The Shape of Things to Come

With 2004 nearly over, and fewer opportunities to be disappointed by awful films that promise much yet deliver little this year, I thought I’d have a look ahead to see what’s in store.

Here’s a few that have caught my eye recently.

The Polar Express

(Watch the trailer)

With the absence of any Lord of the Rings or Harry Potter films this year, we’re presented with The Polar Express as ‘The Christmas Film’. Based on the book by Chris Van Allsburg, this is about a boy who doesn’t believe in Santa Claus. Late on Christmas Eve, a steam train appears outside, and he’s invited on a trip to the North Pole, blah blah blah.

As is the done thing these days, it’s shot entirely with CGI, and some gob-smackingly good CGI as well. Mostly, anyway; as noted elsewhere, the faces for the characters are unsettling and emotionless with poor lip sync and expressions. Just watching the trailer unnerved me, and having Tom Hanks as voice actor for 6 parts doesn’t help. I doubt that I’ll see this one — I’m not really much of a Christmas person, and those faces just make me shudder.

Star Wars Episode 3

(Watch the trailer)

Well, it’s going to be terrible. There’s no point in pretending otherwise, but I’ll see it nonetheless, as I do still want to see how Lucas’ goes from Episode III to Episode IV, and whether or not certain puzzles will be explained, such as why Luke Skywalker was hidden on Anakin’s home planet, with the family that bought Anakin’s mother as a slave, or why C-3P0 or R2-D2 never bothered mentioning their history with Anakin to anybody, or how the Clone army went from being under the command of General Yoda in Episode II to wiping out Jedi knights. I’m also holding out hope that Lucas will replace the Wookie colony seen in the trailer with more Ewoks at the last minute — that would be hilarious, and I would have nothing but the utmost respect for him if he did.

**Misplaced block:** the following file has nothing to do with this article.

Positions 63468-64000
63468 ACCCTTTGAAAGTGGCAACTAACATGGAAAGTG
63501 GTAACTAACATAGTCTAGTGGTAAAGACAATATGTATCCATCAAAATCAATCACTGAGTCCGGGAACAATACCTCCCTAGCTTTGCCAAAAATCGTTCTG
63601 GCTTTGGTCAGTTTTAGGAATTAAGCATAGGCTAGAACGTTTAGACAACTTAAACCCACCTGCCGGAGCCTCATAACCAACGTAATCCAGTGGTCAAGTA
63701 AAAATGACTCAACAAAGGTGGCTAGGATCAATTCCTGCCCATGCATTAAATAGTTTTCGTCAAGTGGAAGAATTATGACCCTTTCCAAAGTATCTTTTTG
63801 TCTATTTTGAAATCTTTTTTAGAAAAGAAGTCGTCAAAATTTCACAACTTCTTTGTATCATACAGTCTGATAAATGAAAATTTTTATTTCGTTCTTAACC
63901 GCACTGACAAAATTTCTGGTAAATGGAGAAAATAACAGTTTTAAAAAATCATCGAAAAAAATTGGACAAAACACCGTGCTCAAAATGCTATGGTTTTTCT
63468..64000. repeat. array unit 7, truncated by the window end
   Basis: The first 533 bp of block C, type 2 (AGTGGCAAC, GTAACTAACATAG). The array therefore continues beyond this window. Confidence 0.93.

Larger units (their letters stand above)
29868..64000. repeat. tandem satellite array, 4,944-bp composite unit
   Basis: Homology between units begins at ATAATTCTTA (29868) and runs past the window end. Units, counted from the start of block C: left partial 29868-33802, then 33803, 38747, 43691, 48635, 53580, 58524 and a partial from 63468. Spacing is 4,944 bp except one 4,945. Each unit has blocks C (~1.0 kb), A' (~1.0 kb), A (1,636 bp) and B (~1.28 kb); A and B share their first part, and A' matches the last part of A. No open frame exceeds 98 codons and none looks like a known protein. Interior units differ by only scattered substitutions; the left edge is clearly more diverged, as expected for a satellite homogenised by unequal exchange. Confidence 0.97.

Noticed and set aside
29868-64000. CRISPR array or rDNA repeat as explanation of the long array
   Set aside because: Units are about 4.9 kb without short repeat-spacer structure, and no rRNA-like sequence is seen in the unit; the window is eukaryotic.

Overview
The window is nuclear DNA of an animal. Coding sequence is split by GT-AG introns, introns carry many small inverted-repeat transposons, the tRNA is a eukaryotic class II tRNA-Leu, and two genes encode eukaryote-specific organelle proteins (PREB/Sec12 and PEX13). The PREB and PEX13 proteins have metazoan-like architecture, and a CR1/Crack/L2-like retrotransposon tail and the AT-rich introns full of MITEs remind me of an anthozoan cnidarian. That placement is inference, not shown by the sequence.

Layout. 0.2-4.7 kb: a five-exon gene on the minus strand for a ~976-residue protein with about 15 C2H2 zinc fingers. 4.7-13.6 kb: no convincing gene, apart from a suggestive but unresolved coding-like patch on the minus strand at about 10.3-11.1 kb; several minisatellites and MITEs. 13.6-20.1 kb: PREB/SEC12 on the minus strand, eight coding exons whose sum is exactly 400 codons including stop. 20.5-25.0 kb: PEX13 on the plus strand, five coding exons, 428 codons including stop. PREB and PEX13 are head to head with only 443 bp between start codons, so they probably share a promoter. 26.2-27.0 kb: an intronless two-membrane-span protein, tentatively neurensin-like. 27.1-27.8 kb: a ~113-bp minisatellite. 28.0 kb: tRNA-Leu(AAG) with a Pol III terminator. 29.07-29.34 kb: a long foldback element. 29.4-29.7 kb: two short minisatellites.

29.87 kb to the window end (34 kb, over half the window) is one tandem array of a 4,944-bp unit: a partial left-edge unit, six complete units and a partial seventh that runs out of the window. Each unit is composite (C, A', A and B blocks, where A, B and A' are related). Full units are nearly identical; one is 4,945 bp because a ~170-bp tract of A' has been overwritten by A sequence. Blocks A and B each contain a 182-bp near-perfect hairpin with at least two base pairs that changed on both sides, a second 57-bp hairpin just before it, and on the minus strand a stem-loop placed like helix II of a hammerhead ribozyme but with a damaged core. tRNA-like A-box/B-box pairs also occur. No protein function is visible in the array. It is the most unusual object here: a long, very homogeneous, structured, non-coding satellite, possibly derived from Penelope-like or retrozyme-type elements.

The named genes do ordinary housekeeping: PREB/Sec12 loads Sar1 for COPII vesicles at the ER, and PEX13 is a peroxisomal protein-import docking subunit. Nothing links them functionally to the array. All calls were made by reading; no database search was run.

If you’re interested in some high-quality Star Wars bashing (and who isn’t?), I suggest the collected articles of David Brin as a good starting point:

War of the Worlds

(Watch the trailer)

Not much to see here yet, but this is a remake of the 1953 Byron Haskin classic, so the invading aliens will be in modern-day America and not early-20th Century England. Directed by Spielberg and starring Tom Cruise, this may be awful. Why can’t they make one set in the same period as the H.G.Wells novel? That would be wonderful.

Batman Begins

(Watch the trailer)

Oh, come on. It’s directed by Chris Nolan, who also directed Insomnia and Memento. It’s written by David Goyer, who wrote Dark City. It has the always-excellent Christian Bale as Batman, and a supporting cast including Michael Caine, Liam Neeson, Morgan Freeman, Cillian Murphy and Gary Oldman. It’s based upon a comic series by Frank Miller. Come on. How can this not be wonderful?

Charlie and the Chocolate Factory

(Watch the trailer)

Though I love Tim Burton and Johnny Depp, I’m not sure about this remake. Depp appears to be basing his portrayal of Willy Wonka on his earlier portrayal of Ed Wood. He has a horribly sinister smile — a sort of fixed grin that shows all his teeth — and none of the charm of Gene Wilder. No sign of the Oompa-Loompas in the trailer either. Hmm.

The Merchant of Venice

(Watch the trailer)

I’m not all about the kids films and pulp SF, you know, I like a bit of occasional culture. Al Pacino takes the role of Shylock, with Jeremy Irons as Antonio and Joseph Fiennes as Bassanio. It looks pretty good, but I’m not sure about Pacino’s performance in the trailer — seems a bit stilted, a bit uneasy.

The Life & Death of Peter Sellers

(Watch the trailer)

This looks excellent. Geoffrey Rush plays Peter Sellers in an adaptation of Roger Lewis’ book about the actor, and his performance is spot on. I’ve always liked Rush — Quills, Shine, Pirates of the Caribbean, Les Miserable — he’s never acted badly, as far as I’m concerned. Joining Rush are Charlize Theron as Britt Ekland (mmm…Britt Ekland…), and appearances by John Lithgow, Emily Watson, Stephen Fry and, marvellously, Ed Tudor-Pole as Spike Milligan.

So, place your bets — how many of these films will I be complaining about in the months to come? And did I miss anything else that looks good?